David Luke was recognized by his colleagues at Pfizer as a great facilitator. He had a standard opening line: “I’m an equal opportunity abuser,” he’d say to the assembled physicians.
“I will be calling on you at anytime on any subject during the meeting. So–heads up!”
It takes a skilled and confident facilitator to use an opening gambit like that, and while it worked well for David, it might not work for every facilitator out there.
David is no longer facilitating ad boards because he’s Senior Director, Clinical and Scientific Affairs at Target Health.
But he could make facilitating look easy, even though the job requires a sophisticated cluster of skills and meticulous attention to a range of details to ensure desired outcomes.
Logistical challenges include selecting and arranging an appropriate venue; inviting the right people; ensuring their attendance; and arranging lighting, temperature, sound quality, and size of room.
But those challenges can be met with a well-designed process. This article is about the more subtle personal abilities required for great facilitating.
More subtle challenges
While logistics are important, the soul of a great facilitator is a rare cocktail indeed. A good facilitator has contradictory goals. She wants to be a lively hostess, yet she doesn’t want to be the center of attention.
He wants to be the lion tamer, but his authority must come not from his whip, but from his passionate interest in the thoughts of others.
Phil Donahue and Oprah Winfrey are two of the best. In a nutshell, the gifted facilitator is an intoxicating blend of assertiveness and diplomacy, of knowledge and social skill. They know enough to challenge the audience, and have the social skills to make the conversation fun.
If the facility is appealing, the speaker effective, and the facilitator skillful and engaging, the sponsoring company can educate the audience, gather valuable information by getting beyond the obvious to learn about underlying prescriber attitudes and behaviors, and build a bond of trust and mutual respect between the company and the physicians.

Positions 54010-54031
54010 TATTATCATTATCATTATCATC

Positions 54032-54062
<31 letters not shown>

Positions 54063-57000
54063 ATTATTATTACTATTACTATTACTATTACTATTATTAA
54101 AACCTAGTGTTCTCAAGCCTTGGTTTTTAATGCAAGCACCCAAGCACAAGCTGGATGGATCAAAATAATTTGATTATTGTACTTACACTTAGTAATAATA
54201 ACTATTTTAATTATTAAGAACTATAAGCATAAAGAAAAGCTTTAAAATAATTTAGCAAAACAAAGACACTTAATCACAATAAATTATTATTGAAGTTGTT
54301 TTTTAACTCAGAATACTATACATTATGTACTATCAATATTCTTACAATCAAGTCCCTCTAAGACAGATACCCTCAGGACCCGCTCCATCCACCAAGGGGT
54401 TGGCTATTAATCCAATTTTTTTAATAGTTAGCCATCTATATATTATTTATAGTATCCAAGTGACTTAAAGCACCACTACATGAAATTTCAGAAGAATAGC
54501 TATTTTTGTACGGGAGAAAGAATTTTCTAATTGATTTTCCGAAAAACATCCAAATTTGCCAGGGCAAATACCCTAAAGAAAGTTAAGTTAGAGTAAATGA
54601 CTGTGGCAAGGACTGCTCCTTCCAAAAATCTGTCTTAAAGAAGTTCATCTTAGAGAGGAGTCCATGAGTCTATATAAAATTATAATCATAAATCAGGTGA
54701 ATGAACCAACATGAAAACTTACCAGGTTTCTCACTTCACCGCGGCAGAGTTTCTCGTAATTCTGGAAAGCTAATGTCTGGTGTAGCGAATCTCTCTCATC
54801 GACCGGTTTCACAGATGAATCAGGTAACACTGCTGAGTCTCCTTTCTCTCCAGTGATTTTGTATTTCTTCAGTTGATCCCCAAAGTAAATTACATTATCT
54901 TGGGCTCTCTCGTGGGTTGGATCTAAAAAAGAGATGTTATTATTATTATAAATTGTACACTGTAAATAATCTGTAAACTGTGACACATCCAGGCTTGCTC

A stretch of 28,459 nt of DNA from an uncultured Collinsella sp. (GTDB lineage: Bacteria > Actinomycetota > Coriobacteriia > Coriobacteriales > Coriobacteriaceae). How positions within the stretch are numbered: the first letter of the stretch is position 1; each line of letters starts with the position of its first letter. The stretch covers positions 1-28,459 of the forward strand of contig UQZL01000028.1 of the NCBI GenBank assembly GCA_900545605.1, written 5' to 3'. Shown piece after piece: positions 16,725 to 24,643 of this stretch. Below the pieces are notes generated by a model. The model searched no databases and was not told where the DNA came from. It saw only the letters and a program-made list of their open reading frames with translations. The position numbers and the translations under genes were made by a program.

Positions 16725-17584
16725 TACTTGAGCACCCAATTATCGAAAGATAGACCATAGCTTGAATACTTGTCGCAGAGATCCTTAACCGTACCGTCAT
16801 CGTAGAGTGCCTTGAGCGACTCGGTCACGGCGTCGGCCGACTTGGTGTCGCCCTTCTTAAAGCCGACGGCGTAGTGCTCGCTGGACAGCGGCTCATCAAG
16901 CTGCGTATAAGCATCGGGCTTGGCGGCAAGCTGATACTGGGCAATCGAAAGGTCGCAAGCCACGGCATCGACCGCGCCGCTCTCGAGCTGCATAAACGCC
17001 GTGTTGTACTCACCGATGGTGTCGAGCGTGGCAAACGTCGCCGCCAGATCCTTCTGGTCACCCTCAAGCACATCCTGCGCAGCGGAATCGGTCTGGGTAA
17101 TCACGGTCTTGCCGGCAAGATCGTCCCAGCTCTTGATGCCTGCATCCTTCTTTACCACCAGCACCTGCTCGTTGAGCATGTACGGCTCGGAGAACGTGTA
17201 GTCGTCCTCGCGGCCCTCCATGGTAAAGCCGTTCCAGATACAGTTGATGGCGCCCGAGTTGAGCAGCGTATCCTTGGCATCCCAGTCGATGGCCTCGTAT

What are some wise ways to prepare and perform well at facilitating ad boards?
Most battles are won before the fighting starts, and facilitating is no exception.
- Plan a logical cascade of questions and be willing to be flexible if more interesting topics arise.
- Take charge of the seating. Create name tents and assign seats.
- Choose a quarterback (most likely the facilitator), who will be the final arbiter at the meeting.
- Select and coach a wingman, someone to step in, like a rodeo clown, to rescue the facilitator if the meeting gets rough.
- Select a scribe to record what is said. The notes help summarize the conversation at the end of the meeting, and make it easier to reflect on the event.
- Craft a strong opening that makes a strong case for the value of the discussion. Include ground rules, expectations, goals, time of breaks, etc.
- Phrase your questions carefully and put each one on its own PowerPoint screen.
- Rehearse the opening and the flow of questions the night before with your colleagues.
- Use a flipchart for your parking lot, a place to park topics that are worthwhile, but not focused on the matter at hand.
Running the discussion
Now that you’ve planned thoroughly and are off to a good start, it’s time to get them to open up.
You can do this by being relaxed and natural. David Luke does it his own way. Self-effacing humor is always a good way to draw people to you, but if that’s not your style, authenticity trumps pizzazz.
In the beginning, it’s normal for people to say what they think you want to hear. Until they trust the facilitator and the environment, they will be careful about revealing their deepest thoughts.
Your job is to get them relaxed and engaged enough to open up–without the aid of cocktails.
Use your OARS
OARS is a technique taken from motivational therapy. OARS helps people reflect on their own thoughts.
“O” stands for open-ended questions–questions that can’t be answered with a “Yes,” or “No.” All your questions should be “O” questions.
“A” is for “Affirm.” For instance, when you detect a little griping in a doctor’s remark, you might say, “So you’re frustrated with the dosing requirements,” and then wait for a response. In this way, you are affirming an underlying feeling.
“R” is for “Reflect.” If a physician says, “I don’t think that message will fly with primary care,” you could say, “You don’t think it will fly,” and look him in the eye, waiting for a response.
And when a participant has finished speaking, you Summarize (the “S” in “OARS”). To summarize, you might say, “So what I hear you saying is that while the bio-availability is on a par with product X, you’re not so sure the side effects are so easily managed.”
By practicing the OARS technique, you encourage participants to think about their thinking, which can lead to greater insight. You also make them feel heard, which is one of the most satisfying feelings in the world.